BRIEF DESCRIPTION OF THE DRAWINGS

For a better understanding of these and other objects of the present invention, reference is had to the following detailed description of the invention to be read in conjunction with the following drawings, in which:

FIG. 1 is a clock diagram of a basic construction of a diagnostic apparatus according to the invention;

FIG. 2 is a block diagram of an X-ray diagnostic apparatus according to one preferred embodiment of the invention, in which optical subtraction processing of the angiography is performed by use of the X-ray source; and

FIG. 3 is an illustration for explaining the fundamental function of PROMS' employed in the diagnostic apparatus shown in FIG. 2.

DETAILED DESCRIPTION OF THE PREFERRED EMBODIMENTS

Before proceeding with the various types of the preferred embodiments, the following recognition is made in the present invention. The below-mentioned preferred embodiment covers an X-ray diagnostic apparatus in which optical subtraction processing of the angiography is performed by use of an X-ray source. However, the technical spirit and scope of the present invention are not restricted to the above-described X-invention ray angiography. That is, for instance, any radiation source such as radioisotopes can be employed. Secondly the X-ray photography can be also done for the lymph node administrated by the X-ray contrast medium, and the pulmo filled with Xenon gas.

Moreover, optical subtraction processing can be applied to the images of the object into which the X-ray contrast medium has been injected, but also no contrast medium is injected, e.g., the edge-enhanced images thereof.

The principle of the present invention will now be explained with reference to a basic construction of a diagnostic apparatus 100 as shown in FIG. 1.

Referring to FIG. 1, a transmission image of an object 55 such as a patient through which radiation rays have been penetrated that was radiated from a radiation source 50, is projected to a first image converter 60. The transmission image incident upon the first image converter 60 is converted into an optical image. It is designed that a plurality of radiation rays are interruptedly projected from the radiation source 50 toward the object 55 over a period of time. According to one method, a series of optical images of the object 50 which are obtained from the first image converter 60, are selectively transported to either a first optical processing path involving a first electrooptic effect device 65A (referred to as "1st EED"), or a second optical processing path involving a second electrooptic effect device 65B (referred to as "2nd EED"). On another hand, according to the other method, one optical image of the object 50 obtained from the first image converter 60 is simultaneously transported to both first and second optical processing paths.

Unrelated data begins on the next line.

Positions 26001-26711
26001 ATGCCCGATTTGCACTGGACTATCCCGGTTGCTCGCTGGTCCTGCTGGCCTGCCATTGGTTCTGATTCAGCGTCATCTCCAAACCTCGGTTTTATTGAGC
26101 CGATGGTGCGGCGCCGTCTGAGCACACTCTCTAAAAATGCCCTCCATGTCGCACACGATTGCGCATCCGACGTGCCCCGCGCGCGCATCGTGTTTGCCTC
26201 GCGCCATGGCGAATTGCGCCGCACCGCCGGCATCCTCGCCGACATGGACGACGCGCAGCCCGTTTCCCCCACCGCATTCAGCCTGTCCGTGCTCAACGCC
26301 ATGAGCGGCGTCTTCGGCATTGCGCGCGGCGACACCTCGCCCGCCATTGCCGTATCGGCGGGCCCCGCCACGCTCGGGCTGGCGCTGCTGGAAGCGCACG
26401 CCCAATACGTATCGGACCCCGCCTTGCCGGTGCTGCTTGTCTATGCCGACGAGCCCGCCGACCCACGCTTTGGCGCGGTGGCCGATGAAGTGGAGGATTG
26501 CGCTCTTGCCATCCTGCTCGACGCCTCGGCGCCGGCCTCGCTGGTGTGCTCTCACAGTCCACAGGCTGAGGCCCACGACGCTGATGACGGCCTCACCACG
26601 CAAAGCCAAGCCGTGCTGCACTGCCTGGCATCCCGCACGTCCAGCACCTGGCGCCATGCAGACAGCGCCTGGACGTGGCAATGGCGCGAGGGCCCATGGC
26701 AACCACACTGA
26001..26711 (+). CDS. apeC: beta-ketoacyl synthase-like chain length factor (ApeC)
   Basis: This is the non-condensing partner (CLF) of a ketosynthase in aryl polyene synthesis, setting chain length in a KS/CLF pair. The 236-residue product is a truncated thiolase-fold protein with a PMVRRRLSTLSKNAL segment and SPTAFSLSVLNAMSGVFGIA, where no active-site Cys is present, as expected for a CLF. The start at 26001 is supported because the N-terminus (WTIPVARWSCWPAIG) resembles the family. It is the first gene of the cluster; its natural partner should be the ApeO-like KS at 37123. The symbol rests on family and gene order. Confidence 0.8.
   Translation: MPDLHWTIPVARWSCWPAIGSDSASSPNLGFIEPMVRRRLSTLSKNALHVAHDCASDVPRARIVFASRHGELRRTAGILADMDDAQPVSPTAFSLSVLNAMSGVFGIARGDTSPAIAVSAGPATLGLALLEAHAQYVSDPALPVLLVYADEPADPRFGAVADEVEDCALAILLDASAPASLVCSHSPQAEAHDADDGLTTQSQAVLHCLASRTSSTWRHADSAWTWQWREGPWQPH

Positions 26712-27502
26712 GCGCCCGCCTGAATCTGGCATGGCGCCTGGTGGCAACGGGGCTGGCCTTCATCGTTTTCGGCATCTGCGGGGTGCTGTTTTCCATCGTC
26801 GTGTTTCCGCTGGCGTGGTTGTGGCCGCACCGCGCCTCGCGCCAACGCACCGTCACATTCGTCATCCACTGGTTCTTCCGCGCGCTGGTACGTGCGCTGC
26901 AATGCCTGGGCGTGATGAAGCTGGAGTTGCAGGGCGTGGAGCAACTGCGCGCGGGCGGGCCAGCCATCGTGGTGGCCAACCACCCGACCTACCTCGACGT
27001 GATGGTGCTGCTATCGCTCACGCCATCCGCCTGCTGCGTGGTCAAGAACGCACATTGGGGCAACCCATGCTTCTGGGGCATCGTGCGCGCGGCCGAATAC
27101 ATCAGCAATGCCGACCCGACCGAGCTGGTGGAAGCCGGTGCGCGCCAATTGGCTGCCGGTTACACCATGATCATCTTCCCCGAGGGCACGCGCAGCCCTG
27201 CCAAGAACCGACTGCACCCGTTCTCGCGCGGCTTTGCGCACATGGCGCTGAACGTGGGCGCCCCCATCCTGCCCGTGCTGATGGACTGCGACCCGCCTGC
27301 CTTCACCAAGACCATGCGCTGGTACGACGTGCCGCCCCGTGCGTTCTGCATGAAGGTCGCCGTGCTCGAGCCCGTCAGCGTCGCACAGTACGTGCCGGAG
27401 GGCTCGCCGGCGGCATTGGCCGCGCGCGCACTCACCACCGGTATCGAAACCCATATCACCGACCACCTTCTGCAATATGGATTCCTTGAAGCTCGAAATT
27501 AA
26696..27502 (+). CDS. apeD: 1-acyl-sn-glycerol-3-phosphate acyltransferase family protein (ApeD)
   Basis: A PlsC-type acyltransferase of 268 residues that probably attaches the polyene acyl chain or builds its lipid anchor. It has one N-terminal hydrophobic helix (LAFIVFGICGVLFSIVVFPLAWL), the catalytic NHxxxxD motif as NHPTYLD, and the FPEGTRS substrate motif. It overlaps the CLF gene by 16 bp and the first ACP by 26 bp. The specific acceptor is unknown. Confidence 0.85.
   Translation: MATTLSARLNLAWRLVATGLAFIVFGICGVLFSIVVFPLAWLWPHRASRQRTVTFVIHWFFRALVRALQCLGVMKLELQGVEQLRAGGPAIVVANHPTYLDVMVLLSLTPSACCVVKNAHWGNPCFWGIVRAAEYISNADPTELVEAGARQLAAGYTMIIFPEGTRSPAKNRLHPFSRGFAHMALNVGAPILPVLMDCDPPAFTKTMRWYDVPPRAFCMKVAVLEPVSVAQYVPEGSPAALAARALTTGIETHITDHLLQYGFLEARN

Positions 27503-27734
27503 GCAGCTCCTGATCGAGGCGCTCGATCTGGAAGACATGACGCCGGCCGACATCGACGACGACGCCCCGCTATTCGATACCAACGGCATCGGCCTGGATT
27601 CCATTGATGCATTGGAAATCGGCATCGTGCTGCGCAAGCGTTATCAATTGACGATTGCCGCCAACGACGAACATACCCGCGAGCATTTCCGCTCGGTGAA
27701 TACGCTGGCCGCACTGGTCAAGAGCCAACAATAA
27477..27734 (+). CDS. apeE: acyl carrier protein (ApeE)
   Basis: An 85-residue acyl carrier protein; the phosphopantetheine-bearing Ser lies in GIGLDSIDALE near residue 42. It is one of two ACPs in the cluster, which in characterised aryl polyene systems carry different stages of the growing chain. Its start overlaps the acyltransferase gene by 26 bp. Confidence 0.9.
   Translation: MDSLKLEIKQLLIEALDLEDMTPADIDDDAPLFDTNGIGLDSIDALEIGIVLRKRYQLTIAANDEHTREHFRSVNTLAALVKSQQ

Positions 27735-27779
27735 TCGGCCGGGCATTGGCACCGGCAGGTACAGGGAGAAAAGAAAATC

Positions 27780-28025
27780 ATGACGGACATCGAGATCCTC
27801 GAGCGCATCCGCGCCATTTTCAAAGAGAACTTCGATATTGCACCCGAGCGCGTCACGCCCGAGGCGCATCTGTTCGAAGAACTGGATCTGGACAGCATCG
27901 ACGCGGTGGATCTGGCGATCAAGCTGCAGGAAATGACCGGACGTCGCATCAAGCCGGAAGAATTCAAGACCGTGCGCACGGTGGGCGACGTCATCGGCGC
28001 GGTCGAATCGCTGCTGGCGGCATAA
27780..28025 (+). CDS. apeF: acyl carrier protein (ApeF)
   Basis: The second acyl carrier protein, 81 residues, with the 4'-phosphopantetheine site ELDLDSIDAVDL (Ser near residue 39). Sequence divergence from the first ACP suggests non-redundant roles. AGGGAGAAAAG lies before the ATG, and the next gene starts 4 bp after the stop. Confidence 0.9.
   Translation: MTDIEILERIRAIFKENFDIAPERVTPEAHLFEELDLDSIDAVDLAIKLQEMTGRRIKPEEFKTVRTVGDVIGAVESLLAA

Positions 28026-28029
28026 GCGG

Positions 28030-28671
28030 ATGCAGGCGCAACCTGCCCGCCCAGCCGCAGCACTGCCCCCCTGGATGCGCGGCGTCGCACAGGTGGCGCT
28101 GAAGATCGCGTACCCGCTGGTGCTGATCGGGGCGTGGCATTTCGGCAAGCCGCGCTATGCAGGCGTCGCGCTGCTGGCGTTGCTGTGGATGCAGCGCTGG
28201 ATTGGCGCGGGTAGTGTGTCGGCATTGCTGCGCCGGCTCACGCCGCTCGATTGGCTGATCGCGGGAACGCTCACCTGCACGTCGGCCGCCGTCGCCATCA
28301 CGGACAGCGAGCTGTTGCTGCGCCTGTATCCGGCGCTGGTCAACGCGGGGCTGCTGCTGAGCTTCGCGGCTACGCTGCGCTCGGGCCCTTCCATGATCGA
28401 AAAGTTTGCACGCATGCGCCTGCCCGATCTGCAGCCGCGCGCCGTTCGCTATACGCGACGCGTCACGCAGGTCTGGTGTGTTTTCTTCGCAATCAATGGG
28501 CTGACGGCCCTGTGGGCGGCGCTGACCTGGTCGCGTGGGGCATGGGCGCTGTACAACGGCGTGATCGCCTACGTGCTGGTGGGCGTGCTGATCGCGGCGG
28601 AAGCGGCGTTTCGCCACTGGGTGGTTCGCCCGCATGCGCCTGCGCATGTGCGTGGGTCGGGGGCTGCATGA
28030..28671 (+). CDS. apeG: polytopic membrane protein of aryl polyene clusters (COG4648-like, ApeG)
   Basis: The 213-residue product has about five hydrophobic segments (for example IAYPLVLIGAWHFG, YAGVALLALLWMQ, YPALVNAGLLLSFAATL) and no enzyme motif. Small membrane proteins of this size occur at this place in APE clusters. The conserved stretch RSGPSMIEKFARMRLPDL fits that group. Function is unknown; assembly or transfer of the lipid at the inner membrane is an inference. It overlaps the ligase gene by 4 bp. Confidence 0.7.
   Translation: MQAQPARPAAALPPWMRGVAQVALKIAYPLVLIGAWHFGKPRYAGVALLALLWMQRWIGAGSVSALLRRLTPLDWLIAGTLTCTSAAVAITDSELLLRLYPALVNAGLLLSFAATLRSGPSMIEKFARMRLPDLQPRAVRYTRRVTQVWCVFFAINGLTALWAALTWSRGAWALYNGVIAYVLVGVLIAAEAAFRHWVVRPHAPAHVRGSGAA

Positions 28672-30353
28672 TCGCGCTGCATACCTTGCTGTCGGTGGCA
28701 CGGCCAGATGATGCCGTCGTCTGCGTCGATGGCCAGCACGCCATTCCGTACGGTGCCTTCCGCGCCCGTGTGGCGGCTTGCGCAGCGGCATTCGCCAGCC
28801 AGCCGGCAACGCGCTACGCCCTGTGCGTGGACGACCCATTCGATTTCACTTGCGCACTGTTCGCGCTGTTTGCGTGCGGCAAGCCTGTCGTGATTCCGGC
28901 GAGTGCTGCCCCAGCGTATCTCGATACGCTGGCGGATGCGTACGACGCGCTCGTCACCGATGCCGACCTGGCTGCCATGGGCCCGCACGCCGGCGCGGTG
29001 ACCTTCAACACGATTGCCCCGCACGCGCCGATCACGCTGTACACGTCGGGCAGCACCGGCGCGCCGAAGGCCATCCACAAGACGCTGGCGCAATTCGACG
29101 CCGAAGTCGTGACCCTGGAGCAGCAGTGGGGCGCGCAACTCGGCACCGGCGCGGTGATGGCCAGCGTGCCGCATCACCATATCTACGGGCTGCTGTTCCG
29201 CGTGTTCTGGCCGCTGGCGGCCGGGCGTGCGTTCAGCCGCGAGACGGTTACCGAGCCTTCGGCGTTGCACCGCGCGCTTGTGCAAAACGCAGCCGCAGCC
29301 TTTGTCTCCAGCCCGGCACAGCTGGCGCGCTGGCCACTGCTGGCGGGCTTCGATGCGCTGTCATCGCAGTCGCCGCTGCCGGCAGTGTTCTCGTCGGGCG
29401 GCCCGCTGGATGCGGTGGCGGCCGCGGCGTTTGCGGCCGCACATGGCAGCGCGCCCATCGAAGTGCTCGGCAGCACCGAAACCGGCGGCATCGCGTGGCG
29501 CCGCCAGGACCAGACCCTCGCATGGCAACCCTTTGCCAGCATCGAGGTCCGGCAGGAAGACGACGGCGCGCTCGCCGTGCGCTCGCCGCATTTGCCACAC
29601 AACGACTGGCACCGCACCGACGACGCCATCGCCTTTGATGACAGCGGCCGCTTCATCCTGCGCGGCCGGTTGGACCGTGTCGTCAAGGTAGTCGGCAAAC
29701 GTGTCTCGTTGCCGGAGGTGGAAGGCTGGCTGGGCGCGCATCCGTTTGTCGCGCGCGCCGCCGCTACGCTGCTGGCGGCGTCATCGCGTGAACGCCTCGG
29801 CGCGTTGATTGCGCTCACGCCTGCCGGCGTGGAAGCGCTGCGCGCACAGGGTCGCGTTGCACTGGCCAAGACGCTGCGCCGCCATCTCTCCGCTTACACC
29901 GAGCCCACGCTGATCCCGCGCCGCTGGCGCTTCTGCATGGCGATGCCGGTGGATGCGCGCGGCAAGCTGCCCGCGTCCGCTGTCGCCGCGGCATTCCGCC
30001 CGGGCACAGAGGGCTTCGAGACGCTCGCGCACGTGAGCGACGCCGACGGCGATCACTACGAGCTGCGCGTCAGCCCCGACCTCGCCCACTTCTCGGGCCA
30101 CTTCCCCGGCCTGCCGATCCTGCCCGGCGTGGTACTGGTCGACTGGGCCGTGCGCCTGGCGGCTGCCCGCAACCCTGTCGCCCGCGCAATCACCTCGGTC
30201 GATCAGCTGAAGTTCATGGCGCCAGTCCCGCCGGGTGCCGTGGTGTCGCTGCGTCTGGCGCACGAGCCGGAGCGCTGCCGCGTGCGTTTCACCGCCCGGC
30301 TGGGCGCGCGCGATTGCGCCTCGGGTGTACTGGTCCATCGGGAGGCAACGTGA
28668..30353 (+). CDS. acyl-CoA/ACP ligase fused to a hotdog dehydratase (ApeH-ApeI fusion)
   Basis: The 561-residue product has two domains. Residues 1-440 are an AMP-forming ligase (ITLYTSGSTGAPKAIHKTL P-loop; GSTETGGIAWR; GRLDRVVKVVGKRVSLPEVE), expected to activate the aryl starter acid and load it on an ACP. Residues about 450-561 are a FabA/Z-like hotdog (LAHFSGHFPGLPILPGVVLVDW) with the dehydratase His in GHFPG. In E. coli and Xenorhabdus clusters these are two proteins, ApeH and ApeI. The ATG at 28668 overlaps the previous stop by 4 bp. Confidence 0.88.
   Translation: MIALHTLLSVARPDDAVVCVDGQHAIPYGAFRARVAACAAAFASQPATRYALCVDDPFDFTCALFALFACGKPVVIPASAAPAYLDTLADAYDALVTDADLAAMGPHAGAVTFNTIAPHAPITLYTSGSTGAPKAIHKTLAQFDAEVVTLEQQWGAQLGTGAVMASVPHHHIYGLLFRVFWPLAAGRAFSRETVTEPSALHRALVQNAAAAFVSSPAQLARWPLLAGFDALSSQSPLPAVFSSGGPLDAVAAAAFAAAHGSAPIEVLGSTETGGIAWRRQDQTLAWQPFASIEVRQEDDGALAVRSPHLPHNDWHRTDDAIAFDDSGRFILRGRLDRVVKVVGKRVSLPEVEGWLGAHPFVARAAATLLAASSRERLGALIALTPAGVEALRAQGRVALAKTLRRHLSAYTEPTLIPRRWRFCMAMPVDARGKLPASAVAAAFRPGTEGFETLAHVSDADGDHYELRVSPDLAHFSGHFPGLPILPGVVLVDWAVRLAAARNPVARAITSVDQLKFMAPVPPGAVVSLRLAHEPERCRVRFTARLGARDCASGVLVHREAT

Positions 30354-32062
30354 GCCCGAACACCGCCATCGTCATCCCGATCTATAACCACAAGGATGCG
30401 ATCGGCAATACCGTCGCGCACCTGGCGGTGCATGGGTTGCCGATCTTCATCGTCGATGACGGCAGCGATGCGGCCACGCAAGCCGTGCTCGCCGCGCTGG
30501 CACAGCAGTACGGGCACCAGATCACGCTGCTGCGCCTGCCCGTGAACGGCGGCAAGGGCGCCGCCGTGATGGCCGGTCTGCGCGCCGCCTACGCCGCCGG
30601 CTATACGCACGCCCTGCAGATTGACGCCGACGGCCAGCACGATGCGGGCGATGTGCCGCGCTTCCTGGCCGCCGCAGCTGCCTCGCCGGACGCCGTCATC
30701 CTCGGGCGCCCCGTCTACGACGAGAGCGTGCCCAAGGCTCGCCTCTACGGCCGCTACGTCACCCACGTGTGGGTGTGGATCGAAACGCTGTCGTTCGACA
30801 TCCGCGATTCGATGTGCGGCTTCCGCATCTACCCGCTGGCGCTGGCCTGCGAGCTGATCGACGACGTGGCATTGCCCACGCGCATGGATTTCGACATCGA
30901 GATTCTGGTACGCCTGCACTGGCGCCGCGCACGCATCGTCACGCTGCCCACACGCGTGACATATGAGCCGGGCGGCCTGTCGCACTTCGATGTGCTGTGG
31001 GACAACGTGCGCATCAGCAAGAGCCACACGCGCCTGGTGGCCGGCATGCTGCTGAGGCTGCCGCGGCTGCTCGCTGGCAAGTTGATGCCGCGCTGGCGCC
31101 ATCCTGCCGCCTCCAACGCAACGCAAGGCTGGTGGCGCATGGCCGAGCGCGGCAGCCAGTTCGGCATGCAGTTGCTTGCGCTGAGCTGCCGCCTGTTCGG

Upon receipt at the first and second electrooptic effect devices 65A and 65B respectively, of which function will be described in more detail, the incident optical image is converted into an electrical signal so as to be temporarily stored therein, and then read out as an optical image by readout rays which are generated from a read-out ray generator 70.